Multiple Mantel tests and isolation-by distance, taking into account long-term historical divergence.

Mariana Pires de Campos Telles, José Alexandre Felizola Diniz-Filho
Published December 9, 2005
Genet. Mol. Res. 4 (4): 742-748 (2005)

About the Authors
Mariana Pires de Campos Telles, José Alexandre Felizola Diniz-Filho

Corresponding author
J.A.F. Diniz-Filho


Mantel tests of matrix correspondence have been widely used in population genetics to examine microevolutionary processes, such as isolation-by-distance (IBD). We used partial and multiple Mantel tests to simultaneously test long-term historical effects and current divergence and equilibrium processes, such as IBD. We used these procedures to calculate genetic divergence among Eugenia dysenterica (Myrtaceae) populations in Central Brazil. The Nei’s genetic distances between pairs of local populations were strongly correlated with geographic distances, suggesting an IBD process, but field observations and the geographic distribution of the samples suggest that populations may have been subjected to more complex evolutionary processes of genetic divergence. Partial Mantel regression was used to partition the effects of geographic structure and long-term divergence associated with a possible historical barrier. The R2 of the model with both effects was 73.3%, and after the partition 21.9% of the variation in the genetic distances could be attributed to long-term historical divergence alone, whereas only 1.5% of the variation in genetic distances could be attributed to IBD. As expected, there was a large overlap between these processes when explaining genetic divergence, so it was not possible to entirely partition divergence between historical and contemporary processes.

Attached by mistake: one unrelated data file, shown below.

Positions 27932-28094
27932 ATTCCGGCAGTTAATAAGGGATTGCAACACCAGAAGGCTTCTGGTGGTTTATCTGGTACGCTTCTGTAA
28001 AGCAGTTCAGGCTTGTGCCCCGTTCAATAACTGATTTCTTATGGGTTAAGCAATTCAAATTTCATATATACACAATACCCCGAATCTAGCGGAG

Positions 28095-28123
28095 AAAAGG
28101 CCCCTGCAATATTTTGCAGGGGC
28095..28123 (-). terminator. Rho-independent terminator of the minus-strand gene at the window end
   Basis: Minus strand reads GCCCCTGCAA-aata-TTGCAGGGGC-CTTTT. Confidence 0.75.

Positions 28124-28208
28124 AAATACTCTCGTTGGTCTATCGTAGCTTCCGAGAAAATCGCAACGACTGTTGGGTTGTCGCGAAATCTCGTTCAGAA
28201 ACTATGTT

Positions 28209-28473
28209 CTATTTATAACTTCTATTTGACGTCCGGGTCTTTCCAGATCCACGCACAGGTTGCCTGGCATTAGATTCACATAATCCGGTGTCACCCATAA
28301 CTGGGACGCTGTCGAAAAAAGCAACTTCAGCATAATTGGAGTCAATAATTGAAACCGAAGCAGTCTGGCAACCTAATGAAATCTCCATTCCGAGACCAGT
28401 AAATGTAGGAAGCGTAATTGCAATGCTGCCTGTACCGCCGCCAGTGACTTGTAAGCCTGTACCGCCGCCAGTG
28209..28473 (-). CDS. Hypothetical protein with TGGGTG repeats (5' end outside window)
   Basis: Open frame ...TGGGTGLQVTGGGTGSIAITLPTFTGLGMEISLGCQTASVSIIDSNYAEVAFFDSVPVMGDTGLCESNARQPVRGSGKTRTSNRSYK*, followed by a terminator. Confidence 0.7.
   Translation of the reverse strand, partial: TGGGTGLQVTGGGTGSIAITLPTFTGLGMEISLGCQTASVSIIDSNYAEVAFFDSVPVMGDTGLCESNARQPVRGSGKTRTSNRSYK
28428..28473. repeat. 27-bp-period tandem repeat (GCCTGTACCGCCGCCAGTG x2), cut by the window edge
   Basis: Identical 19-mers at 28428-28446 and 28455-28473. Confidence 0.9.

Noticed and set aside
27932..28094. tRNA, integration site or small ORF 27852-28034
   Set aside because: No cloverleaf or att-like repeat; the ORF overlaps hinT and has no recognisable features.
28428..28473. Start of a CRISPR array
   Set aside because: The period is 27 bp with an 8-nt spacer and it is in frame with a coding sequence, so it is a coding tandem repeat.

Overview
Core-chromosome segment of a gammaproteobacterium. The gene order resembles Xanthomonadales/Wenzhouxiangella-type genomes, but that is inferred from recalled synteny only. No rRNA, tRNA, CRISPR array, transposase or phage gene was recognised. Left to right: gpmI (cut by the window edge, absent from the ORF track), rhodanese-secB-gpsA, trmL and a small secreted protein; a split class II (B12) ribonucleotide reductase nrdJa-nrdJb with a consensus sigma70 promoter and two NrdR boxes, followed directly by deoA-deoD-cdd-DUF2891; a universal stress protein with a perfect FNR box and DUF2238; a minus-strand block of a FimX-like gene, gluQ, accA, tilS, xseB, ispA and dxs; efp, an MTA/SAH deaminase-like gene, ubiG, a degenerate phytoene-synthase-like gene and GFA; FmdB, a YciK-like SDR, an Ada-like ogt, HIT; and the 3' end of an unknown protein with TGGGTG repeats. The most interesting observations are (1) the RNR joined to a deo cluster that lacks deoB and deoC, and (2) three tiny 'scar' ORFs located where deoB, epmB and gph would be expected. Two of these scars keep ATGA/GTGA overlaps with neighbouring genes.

Key words: Mantel test, Isolation-by-distance, Isozymes, Eugenia, Genetic distances, Partial Mantel test.

Back To Top